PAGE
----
I turned to the boys. “Where do you, guys, want to go today?”
Louis said, “The Empire State Building.”
“What about you, Ollie?”
“You really want to know what I want to see? What I want to visit?”
“That’s the question. Isn’t it?”
“Your apartment, by the park,” he said.
I nearly fell off the chair.
“Okay. Do you want to go to the top of the Empire State Building? That’s that tall building you saw yesterday.”
“No,” he said.
His brow furrowed.
“Okay. You and I will go to the apartment, this morning and everyone else can go to the top of the Empire State Building. Take your cameras and lots of film. We will meet at noon in the park, by the entrance near the apartment. We’ll have lunch nearby and then we’ll have a surprise.
After lunch, we walked to Lexington Avenue and took the Lexington Ave Subway to Grand Central. We wandered in Grand Central for a while, stopping the watch the people walking through the Grand Concourse.
We left Grand Central at 42nd Street and walked a block to the NYC Main Library. We spent a couple hours of incredible sightseeing in the library. Before we left, everyone used the rest rooms. Outside, next to the library, in Bryant Park, we took a rest stop on some welcome benches under the shade trees.
We sat, a block from Times Square, amid the cacophony of millions of people, pigeons, cars, bicycles, buses, taxis, trucks, sirens, vendors, constructions and destructions, some pleading, some demanding.
Rested we proceeded past Times Square on 42nd Street, past the theaters. We crossed 42nd Street at the Port Authority and came back past the theaters on the other side of 42nd Street, turning at 7th Avenue. We walked around Times Square and then up Broadway to 44th Street, and half a block to Sardi’s for dinner.
After dinner, the cars were waiting. We expected to come out at eight. It was almost nine.
I instructed the drivers to put the tops down and to ride, parade like, through Times Square, so everyone could get a feeling for the ‘Great White Way’.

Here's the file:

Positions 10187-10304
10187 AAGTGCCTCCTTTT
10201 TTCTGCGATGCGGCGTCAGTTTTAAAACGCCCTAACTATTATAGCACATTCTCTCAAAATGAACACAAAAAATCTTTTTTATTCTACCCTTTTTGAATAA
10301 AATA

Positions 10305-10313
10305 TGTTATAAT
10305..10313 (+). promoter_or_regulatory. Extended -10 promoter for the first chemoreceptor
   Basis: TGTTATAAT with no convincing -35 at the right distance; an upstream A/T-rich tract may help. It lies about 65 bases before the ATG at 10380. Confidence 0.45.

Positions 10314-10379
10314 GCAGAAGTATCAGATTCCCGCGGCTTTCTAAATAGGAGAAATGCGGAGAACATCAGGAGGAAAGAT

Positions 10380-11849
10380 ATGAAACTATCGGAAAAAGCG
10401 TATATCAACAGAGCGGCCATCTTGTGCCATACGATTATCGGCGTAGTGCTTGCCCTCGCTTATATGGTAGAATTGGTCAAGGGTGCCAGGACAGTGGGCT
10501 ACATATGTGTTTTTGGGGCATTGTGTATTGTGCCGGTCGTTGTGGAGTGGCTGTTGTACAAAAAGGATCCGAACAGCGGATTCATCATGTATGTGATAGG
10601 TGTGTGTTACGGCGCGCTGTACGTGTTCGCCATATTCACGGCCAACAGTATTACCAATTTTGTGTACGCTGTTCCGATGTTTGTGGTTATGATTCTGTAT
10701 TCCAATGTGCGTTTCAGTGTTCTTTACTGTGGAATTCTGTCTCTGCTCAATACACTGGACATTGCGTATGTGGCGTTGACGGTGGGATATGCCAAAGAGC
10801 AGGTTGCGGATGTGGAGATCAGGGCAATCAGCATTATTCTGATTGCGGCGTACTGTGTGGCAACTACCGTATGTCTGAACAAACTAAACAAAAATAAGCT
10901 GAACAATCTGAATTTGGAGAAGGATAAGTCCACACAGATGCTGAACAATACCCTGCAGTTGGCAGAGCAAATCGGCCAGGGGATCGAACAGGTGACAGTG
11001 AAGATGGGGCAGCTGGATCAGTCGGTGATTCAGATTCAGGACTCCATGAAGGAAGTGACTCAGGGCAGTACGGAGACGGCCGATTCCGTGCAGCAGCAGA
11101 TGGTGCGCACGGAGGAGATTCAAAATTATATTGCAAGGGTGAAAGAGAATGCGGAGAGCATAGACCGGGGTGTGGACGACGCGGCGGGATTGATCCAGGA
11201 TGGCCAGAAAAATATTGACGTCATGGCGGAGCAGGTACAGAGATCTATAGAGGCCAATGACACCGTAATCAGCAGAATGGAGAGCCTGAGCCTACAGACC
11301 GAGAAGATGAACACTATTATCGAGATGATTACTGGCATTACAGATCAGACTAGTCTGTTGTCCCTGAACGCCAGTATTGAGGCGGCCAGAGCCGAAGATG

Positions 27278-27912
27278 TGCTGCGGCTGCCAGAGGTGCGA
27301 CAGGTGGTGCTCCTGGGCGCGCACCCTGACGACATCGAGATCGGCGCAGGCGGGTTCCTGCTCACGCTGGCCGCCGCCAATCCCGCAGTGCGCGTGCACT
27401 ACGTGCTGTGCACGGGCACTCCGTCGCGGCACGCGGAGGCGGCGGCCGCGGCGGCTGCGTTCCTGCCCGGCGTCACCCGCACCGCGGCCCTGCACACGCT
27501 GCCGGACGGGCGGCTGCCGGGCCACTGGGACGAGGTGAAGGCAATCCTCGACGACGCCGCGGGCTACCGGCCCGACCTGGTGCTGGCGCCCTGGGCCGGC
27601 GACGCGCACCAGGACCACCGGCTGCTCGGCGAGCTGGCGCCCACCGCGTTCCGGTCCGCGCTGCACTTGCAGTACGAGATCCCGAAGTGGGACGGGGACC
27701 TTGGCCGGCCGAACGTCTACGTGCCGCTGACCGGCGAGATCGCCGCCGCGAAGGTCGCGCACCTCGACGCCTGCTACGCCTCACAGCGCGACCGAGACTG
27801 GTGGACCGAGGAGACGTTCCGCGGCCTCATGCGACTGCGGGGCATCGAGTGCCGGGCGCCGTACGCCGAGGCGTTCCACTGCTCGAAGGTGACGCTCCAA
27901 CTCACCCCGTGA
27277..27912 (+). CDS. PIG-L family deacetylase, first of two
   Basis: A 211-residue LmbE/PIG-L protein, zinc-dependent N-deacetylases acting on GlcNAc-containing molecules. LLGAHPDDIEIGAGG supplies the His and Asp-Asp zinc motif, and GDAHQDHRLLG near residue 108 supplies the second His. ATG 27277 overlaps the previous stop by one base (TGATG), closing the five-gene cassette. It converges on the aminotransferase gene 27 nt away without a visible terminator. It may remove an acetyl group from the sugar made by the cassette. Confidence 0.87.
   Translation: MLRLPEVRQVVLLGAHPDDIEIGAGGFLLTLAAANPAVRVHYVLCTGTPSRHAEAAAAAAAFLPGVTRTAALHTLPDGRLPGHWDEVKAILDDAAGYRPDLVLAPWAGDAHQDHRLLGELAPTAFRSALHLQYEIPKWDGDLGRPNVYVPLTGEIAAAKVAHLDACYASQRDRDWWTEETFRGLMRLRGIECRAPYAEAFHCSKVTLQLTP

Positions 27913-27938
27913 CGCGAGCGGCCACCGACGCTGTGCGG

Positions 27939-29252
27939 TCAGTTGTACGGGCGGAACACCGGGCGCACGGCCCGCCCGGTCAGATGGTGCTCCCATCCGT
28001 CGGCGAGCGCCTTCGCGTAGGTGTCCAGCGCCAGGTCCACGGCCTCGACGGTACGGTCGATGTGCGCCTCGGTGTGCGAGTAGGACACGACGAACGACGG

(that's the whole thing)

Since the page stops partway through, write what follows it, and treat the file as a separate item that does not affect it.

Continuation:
Ollie spied, “Love Me Tender,” playing on 42nd Street.
“You want to see that?”
“Yes. Oh Please. Yes. Yes. Yes,” wrapping his arms around my neck and squeezing.
“Then you will see it. I promise.”
“Can I see it, too?” asked Louis.
We put our film in the bags and dropped them off at an all night camera shop on the way home. They would be ready tomorrow afternoon.
We arrived home at nine-thirty.
We were tired.
We went to bed, quietly. We did not pass GO. We did not collect $200. We slept.
In the morning, Jacob told me the boys arrived for breakfast at eight o’clock. They ate and went to their pianos to practice.
Dashiell and I woke about eight-thirty. By nine, we were at the breakfast table. Monsieur Laurent and the Tissots were still not awake.
Jacob whispered in my ear, “Most people, Sir, go out for a day, and then stay on board for a day, to relax and plan for the next day out.”
“Good idea, Jacob,” I said.
“You know that’s right,” Dashiell added. “Any more of this and I am going to sleep until Hamburg.”
In came Louis and Ollie. They had been on the foredeck, watching the passing street and water traffic with their binoculars.
“Jacob. Let me ask you. Can we get an American TV onboard? I want to show the boys an American baseball game and explain it as it is going on. Then we can go to Yankee Stadium to see the real thing, once they have an idea of what they are seeing.”
“I will take care of that,” Jacob said. “In the lounge?”
“Good place for it,” I said.
“Before we leave, you can donate it to a charity.”
Dashiell and I looked at each other.
I asked him, “What do you think of every other day?”
“A plan we can survive.”